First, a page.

One in a million - Henry Taefu's journey to the Rugby World Cup
Henry Taefu’s Rugby World Cup debut on Tuesday night also marked six years exactly since he got out of hospital having beaten a life-threatening tumour.
The 26-year-old Manu Samoa centre had a rare condition – which afflicts one in a million people – called pheochromocytoma; a tumour in his adrenal gland which was the size of an orange.
“Luckily for me I found it pretty early,” said Taefu, who is from the villages of Samatau and Siufaga Falelatai.
“We all come from different journeys in life, and I’m just fortunate that I’m here and fully fit.”
The tumour was causing his body to produce too much adrenalin whenever he exercised, which proved a barrier during his early professional rugby career.
“For me it was bad because every time I played and my heart rate went up, I’d get this surge of adrenaline and pass out,” Taefu said.
He said very little is known about pheochromocytoma, but the tumour turns cancerous in one in two cases:
“I could’ve played a game of rugby and had a heart attack or something, you just never know.”
The tumour was discovered during a shoulder reconstruction surgery Taefu needed following playing for Australia at the Under-20 World Championships (alongside fellow Manu World Cup teammates Senio Toleafoa and Ulupano Seuteni).
Thanks to that bit of good fortune, his career kicked on and Taefu had two seasons with the Queensland Reds before earning his first Manu cap in 2017.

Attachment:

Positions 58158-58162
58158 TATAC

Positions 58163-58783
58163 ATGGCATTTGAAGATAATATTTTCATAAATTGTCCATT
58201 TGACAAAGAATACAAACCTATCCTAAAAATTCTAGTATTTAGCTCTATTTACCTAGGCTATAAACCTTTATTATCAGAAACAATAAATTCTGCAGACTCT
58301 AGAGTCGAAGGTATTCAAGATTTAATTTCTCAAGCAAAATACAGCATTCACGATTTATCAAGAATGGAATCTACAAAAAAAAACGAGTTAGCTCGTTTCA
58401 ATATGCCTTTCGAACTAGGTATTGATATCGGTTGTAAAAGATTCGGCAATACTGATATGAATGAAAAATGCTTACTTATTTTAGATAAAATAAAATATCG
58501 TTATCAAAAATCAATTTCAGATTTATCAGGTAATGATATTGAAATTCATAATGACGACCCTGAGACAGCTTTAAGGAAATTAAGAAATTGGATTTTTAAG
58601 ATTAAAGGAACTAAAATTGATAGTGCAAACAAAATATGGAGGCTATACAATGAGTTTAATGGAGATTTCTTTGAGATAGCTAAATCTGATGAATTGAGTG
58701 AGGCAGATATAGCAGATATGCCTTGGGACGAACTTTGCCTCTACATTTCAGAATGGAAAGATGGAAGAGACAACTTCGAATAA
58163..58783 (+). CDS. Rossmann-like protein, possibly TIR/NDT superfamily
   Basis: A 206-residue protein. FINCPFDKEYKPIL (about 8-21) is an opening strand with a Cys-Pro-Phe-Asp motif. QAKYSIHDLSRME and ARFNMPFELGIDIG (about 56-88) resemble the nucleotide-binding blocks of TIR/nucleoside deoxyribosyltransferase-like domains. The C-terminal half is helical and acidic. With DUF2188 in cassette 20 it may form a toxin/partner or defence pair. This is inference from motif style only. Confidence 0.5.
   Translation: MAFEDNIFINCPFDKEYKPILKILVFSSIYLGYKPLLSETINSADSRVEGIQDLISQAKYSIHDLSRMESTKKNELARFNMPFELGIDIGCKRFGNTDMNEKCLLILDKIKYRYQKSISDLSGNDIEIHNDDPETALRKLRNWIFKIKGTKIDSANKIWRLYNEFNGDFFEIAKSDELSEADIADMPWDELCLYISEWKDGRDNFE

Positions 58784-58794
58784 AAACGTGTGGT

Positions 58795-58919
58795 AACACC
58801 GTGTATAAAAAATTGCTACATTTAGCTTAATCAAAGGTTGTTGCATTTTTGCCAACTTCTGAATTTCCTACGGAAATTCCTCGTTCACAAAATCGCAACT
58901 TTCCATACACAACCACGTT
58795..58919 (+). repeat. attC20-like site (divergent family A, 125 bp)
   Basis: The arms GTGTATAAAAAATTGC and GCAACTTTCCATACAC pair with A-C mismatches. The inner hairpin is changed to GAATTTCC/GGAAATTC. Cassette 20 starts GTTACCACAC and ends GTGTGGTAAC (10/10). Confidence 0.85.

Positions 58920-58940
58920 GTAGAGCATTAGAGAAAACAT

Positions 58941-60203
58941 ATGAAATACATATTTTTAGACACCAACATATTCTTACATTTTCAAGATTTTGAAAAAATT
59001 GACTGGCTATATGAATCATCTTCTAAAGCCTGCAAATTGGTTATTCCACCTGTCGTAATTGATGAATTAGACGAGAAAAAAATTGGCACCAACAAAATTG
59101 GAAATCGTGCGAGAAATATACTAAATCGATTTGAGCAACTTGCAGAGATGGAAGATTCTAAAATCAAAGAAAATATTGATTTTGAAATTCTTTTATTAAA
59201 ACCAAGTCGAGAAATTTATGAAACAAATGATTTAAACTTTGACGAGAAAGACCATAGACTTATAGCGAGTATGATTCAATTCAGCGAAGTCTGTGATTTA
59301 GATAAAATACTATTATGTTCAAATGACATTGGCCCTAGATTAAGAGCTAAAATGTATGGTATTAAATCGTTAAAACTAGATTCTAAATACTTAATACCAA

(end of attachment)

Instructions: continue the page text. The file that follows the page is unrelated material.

Just a few years ago he never would’ve imagined himself at a Rugby World Cup, but on Tuesday night he started in Samoa’s opening game against Russia in Kumagaya.
Taefu was moved to tears during the national anthem:
“Siva kau I’m alright, but every time the anthem plays I can’t hold the emotions in, it still gets me.”
But the midfielder thinks getting a little worked up is a good thing.
“I think nerves and being emotional, I think it’s good when it comes to rugby, you just can’t let it take you off your game,” Taefu said.
He said it’s just a matter of channel those emotions positively, and staying level-headed:
“Emotion is a good thing, being nervous is a good thing, but you just can’t let that control you and turn into anger and frustration.”
Taefu said he wasn’t expecting to play in front of such a big crowd (over 22,000) against Russia, nor for them to be so loud.
“When we ran out for that warmup, it was a good feeling,” he said.
“I’ve played in some big stadiums, but I think that was one of the best atmospheres.”
Taefu said they felt like the home team:
“You could sort of see patches of blue, and I think everyone was sort of cheering for us, people from Iwaki and I think a few from Yamagata.”
Taefu, who left Samoa as a 9-year-old and grew up mostly in Brisbane, Australia, said the Manu are well aware of their fans back home and all around the world as well.
“Thank you so much for all the support, we definitely feel it and hopefully it carries us through this World Cup,” he said.